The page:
On average (but not now), unemployment rates in most European countries are higher than in the United States. This has been blamed on more generous unemployment insurance, high firing costs, lack of mobility, high taxes, union power, too specific education, and measurement. One possibly neglected aspect, at least as far as I know is the impact of minimum wages. Few people actually work at or close to the minimum wages, but these tend to be entrants on the labor market, and what happens to the young tends to persist for many years after the look for work.
Aspen Gorry uses a suddenly popular labor search model that differentiates between those seeking a first job (the young) and those that have experience (the old). Varying the level of the minimum wages from American to French levels, he finds that about 50% of the gap between youth unemployment rates can be explained. What this is implies is that the minimum wage prevents some of the young workers to find their first job. And this lack of experience implies that they enjoy only later the job stability of an incumbent. Thus the impact of the minimum wage adds up quickly for the aggregate unemployment rate.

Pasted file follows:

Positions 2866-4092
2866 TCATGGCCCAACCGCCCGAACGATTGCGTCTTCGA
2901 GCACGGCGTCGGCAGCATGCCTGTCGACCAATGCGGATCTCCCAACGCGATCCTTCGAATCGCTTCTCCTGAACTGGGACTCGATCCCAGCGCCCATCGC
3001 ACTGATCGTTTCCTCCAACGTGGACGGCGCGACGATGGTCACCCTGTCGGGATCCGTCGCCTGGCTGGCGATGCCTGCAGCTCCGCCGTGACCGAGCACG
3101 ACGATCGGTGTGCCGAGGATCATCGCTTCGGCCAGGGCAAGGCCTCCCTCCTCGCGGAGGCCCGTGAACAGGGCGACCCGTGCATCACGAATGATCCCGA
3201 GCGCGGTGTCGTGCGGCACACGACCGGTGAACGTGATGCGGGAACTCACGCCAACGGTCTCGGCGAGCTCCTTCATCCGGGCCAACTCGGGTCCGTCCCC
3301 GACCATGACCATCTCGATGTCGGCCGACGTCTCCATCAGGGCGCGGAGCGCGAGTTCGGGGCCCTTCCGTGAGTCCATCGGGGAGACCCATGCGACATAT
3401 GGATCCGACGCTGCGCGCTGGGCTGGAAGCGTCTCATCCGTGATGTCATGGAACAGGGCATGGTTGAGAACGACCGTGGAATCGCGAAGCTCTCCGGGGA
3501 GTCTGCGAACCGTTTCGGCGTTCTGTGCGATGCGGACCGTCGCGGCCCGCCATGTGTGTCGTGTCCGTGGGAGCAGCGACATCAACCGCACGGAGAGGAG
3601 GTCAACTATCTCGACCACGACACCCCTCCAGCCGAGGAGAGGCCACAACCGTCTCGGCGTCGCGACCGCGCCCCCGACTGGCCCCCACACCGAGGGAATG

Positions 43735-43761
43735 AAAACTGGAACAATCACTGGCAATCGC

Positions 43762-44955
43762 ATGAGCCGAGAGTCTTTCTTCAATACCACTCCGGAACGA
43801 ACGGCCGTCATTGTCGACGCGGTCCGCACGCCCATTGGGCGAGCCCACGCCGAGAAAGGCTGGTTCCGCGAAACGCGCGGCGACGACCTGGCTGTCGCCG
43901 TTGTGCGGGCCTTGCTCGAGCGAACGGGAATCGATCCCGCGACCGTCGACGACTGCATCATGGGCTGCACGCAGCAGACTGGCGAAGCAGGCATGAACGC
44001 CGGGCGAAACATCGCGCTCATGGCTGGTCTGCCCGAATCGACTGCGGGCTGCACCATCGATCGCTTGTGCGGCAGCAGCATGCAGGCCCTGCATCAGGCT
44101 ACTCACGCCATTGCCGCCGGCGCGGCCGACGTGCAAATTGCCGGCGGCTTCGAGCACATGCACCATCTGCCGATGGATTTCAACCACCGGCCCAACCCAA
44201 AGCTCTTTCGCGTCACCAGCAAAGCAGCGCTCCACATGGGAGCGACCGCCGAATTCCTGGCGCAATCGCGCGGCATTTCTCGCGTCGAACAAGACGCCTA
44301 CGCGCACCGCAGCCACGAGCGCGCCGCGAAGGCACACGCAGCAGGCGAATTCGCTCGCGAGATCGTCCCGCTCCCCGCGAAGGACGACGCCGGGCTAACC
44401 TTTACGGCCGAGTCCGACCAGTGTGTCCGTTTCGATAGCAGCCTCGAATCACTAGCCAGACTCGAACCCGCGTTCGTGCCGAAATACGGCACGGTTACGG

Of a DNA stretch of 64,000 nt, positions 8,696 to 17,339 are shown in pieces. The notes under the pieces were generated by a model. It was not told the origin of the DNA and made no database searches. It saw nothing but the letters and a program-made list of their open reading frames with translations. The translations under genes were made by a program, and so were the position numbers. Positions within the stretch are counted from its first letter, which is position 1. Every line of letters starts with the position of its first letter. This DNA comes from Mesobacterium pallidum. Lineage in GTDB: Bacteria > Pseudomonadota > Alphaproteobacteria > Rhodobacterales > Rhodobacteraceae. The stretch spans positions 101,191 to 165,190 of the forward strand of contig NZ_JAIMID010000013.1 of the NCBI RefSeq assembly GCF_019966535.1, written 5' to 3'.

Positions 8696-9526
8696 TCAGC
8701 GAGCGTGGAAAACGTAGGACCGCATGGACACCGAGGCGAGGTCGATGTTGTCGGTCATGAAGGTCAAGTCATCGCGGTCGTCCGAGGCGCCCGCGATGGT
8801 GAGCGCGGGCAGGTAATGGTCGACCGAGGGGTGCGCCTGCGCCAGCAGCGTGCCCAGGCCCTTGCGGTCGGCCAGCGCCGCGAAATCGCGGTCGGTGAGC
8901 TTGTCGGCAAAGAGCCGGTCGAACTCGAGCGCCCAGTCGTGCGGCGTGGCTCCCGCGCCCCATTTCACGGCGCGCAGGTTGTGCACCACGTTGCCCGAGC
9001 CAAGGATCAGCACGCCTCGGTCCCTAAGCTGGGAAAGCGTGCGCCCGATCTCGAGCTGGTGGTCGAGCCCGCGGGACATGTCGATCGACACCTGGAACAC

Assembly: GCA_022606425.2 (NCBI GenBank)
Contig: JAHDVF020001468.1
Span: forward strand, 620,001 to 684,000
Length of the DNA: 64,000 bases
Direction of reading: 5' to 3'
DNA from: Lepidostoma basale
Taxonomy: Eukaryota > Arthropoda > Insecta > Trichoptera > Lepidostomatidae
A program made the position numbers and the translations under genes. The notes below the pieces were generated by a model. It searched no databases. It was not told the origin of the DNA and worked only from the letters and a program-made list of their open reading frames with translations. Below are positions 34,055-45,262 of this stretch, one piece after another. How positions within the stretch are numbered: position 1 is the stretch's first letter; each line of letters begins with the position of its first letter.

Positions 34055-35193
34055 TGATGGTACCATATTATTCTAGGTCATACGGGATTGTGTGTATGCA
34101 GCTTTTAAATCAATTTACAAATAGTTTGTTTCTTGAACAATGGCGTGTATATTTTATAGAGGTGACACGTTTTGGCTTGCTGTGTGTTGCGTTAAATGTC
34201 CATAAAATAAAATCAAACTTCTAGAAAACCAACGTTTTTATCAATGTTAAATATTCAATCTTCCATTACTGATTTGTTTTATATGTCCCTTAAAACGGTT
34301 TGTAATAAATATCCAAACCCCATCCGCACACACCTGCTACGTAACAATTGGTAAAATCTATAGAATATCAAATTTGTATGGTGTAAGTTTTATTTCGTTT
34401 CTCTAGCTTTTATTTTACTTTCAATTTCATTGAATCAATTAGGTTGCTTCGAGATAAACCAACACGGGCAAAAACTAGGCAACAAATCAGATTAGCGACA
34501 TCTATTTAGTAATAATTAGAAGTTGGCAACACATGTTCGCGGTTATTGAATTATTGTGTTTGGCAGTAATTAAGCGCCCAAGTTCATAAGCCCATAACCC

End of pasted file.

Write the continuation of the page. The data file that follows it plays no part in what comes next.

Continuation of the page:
Two additional comments. First, this model does not explain European countries that have high unemployment yet no minimum wage, such as Germany. Second, while the minimum wage is binding for very few jobs in the US in normal times, it may be more binding now, thus giving another reason for the strong surge in unemployment (and presumably its rapid shrinking once things get back to normal).